"The prize is awarded for excellence in long-form, narrative, or deep reporting about under-represented and/or misrepresented groups in the United States," the release says. "It recognizes journalism’s ability to foster understanding and aims to support freelance journalists." The foundation says it works "to advance sustainable solutions in climate and clean energy, enable groundbreaking research in science, enhance the education of our youngest learners, and support human rights for all people."

Nagle’s journalism includes the Crooked Media podcast, “This Land,” which explores Native American rights. Courteau’s work includes a June 2019 feature in The Atlantic, “Mireya’s Third Crossing,” about an undocumented immigrant’s harrowing journeys across the U.S.-Mexico border.

Nagle is a writer, audio journalist and advocate, based in Tahlequah, Okla. A citizen of the Cherokee Nation, she frequently writes about Native American issues. Courteau is a writer and photo essayist based in Washington, D.C. and the Arkansas Ozarks. "Among her enduring subjects are the outsider communities she has made home," the release says.

The prize winners are selected from confidential nominations invited from more than 100 journalism leaders around the country, the release says, by 10 journalists from organizations including The Washington Post, the Los Angeles Times, The Boston Globe, NPR, Vice News, The Oxford American, Columbia University and Arizona State University.

Tuesday, February 04, 2020

Fact-checking the State of the Union, in which Trump committed to high-speed internet for all, 'especially in rural'

In his State of the Union speech, President Trump called on Congress "to invest in new roads, bridges, and tunnels all across our land. I'm also committed to ensuring that every citizen can have access to high-speed internet, including and especially in rural America."

That was about it for rural issues in the speech, which had many applause lines about the economy. One was, "The average unemployment rate under my administration is lower than any administration in the history of our country."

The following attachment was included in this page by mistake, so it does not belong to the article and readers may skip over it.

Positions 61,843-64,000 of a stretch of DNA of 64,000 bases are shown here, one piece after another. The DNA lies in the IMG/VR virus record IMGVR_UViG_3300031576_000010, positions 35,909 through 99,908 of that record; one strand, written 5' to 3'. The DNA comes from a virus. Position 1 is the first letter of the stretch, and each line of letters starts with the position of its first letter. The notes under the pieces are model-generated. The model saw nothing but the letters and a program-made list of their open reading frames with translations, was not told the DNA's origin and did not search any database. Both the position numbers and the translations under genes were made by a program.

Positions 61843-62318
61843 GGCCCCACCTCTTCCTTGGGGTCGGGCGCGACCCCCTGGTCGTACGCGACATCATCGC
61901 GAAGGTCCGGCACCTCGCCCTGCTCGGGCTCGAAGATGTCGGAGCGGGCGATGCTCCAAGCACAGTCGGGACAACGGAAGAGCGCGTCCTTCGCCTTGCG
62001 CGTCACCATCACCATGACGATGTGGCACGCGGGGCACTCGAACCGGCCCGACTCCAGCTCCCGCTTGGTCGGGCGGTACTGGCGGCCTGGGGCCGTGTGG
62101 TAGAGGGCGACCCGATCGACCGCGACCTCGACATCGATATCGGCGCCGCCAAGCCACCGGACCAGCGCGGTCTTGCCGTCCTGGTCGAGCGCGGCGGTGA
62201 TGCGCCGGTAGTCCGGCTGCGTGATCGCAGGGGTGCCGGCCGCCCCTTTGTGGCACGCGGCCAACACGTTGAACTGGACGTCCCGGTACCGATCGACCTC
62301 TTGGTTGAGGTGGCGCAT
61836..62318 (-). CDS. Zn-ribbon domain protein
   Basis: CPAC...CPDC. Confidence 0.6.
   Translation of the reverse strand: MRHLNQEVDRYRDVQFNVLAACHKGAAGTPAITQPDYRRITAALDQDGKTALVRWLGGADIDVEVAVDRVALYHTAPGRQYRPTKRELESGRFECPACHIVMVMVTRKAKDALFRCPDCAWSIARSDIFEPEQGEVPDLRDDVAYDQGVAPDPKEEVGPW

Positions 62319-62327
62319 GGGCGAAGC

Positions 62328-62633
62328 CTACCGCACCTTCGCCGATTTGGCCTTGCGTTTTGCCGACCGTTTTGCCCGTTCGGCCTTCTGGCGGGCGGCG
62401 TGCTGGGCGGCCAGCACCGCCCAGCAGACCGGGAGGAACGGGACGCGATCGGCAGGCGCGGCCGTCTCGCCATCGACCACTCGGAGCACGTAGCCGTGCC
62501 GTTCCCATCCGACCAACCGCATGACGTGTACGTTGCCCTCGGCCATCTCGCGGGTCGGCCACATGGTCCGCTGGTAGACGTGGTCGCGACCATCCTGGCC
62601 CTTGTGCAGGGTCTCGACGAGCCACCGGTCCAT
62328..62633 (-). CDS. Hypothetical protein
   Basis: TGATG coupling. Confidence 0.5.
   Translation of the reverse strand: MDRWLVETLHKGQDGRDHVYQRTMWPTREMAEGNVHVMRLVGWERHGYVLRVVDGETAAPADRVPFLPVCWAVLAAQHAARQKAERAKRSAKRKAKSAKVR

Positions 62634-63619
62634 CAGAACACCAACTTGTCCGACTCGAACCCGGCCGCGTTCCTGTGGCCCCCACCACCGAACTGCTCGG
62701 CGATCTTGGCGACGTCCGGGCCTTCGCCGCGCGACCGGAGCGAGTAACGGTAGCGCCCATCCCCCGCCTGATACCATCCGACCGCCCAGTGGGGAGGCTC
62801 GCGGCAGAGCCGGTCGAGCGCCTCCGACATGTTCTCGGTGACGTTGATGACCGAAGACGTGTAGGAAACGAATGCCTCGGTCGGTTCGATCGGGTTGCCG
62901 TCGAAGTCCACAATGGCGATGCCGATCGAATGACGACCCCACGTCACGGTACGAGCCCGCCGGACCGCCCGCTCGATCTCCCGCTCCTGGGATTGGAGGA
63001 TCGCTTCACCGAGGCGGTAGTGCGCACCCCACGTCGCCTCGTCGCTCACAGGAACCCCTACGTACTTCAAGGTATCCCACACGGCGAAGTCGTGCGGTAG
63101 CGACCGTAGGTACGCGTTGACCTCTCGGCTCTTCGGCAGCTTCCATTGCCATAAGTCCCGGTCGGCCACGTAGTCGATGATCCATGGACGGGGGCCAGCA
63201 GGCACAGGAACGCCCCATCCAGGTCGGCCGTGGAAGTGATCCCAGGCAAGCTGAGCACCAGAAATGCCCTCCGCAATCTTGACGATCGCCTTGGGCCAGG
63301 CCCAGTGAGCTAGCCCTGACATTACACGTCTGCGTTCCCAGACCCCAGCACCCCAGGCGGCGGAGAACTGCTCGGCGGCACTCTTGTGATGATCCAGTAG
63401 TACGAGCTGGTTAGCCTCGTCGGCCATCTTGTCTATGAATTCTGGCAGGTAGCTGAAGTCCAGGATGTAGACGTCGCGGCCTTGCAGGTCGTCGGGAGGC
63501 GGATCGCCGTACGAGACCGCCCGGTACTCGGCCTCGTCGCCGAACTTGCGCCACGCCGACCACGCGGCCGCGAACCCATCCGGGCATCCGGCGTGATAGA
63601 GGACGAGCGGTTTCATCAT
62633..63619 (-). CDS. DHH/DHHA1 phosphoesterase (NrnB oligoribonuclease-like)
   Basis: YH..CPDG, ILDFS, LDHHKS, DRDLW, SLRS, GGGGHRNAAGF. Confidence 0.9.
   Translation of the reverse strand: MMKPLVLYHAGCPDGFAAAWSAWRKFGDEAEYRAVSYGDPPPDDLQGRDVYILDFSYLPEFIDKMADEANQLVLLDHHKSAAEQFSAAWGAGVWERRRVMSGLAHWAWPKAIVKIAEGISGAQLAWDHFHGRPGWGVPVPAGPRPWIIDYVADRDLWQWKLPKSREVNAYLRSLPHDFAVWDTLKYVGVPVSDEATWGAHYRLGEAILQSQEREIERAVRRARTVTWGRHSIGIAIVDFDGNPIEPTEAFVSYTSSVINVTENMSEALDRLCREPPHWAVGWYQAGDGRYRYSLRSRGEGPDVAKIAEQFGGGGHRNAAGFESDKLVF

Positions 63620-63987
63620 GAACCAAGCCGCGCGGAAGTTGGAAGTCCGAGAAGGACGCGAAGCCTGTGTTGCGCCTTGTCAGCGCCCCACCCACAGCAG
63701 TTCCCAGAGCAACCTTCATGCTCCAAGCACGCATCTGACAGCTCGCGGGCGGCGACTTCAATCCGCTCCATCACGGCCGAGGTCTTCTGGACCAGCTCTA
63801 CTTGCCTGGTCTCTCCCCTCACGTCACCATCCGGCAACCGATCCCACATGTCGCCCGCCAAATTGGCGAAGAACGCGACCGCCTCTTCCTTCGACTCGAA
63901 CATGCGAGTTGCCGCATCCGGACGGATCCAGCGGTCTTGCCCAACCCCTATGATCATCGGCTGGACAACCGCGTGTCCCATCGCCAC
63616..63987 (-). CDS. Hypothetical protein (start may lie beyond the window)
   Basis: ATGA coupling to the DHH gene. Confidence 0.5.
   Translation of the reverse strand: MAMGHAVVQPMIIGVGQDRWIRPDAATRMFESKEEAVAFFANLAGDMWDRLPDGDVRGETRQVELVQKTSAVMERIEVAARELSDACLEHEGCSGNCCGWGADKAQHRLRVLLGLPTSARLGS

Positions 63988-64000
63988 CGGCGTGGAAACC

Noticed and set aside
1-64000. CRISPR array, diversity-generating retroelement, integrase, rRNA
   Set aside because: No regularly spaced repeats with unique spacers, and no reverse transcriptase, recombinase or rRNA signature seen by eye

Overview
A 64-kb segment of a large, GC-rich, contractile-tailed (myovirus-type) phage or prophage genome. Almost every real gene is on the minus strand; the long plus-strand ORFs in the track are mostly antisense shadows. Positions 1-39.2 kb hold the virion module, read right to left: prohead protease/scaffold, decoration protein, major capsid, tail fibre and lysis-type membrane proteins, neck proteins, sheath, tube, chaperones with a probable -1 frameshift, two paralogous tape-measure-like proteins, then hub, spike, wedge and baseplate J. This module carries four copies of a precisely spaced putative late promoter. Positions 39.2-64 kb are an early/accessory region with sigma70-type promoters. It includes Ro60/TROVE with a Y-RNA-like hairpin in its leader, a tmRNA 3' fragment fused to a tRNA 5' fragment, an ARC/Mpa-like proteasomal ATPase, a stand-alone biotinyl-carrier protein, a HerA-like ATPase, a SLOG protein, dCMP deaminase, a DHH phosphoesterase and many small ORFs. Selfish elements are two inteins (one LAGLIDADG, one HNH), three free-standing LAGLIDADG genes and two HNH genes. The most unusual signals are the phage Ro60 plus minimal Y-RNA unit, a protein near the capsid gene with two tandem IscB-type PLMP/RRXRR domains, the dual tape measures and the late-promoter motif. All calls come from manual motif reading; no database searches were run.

Amber Phillips of The Washington Post writes, "This does not seem to be not true. In the past 50 years, yes. But not ever; some historians on Twitter noted that unemployment rate during the Eisenhower administration was 3 percent; the rate today is in the 3.5-3.8 range. Also, about half a century ago is when unemployment data started being collected and regularly distributed."

UPDATE, Feb. 5: Glenn Kessler, the Post's chief fact-checker, and his colleagues analyze what the newspaper calls "31 dubious claims" in the speech. Read it here.

Here are more questionable remarks in the speech, with analysis from New York Times reporters:

Trump: “Our economy is the best it has ever been.”
Jim Tankersley: "This is false. The American economic expansion has entered a record 11th year, and the unemployment rate is at a 50-year low. But by most conventional measures, including wage growth for typical workers and the growth rate of the economy, it is far from the best ever. Growth was stronger in some years under President George W. Bush, most recently."

Trump: “We are restoring our nation’s manufacturing might, even though predictions were that this could never be done. After losing 60,000 factories under the previous two administrations, America has now gained 12,000 new factories under my administration.”
Tankersley: "This is false. According to the Quarterly Census of Employment and Wages, the United States has added fewer than 11,000 new manufacturing establishments since President Trump took office. The bulk of those — more than 8,000 — employ five people or fewer."

Trump: “The U.S.M.C.A. will create nearly 100,000 new high-paying American auto jobs.”
Ana Swanson: This is false. The nonpartisan International Trade Commission has estimated that the agreement would create about 28,000 jobs in the auto sector. President Trump’s own United States trade representative has a higher estimate — 76,000 new jobs in the next five years — but still one that falls short of Mr. Trump’s claims today."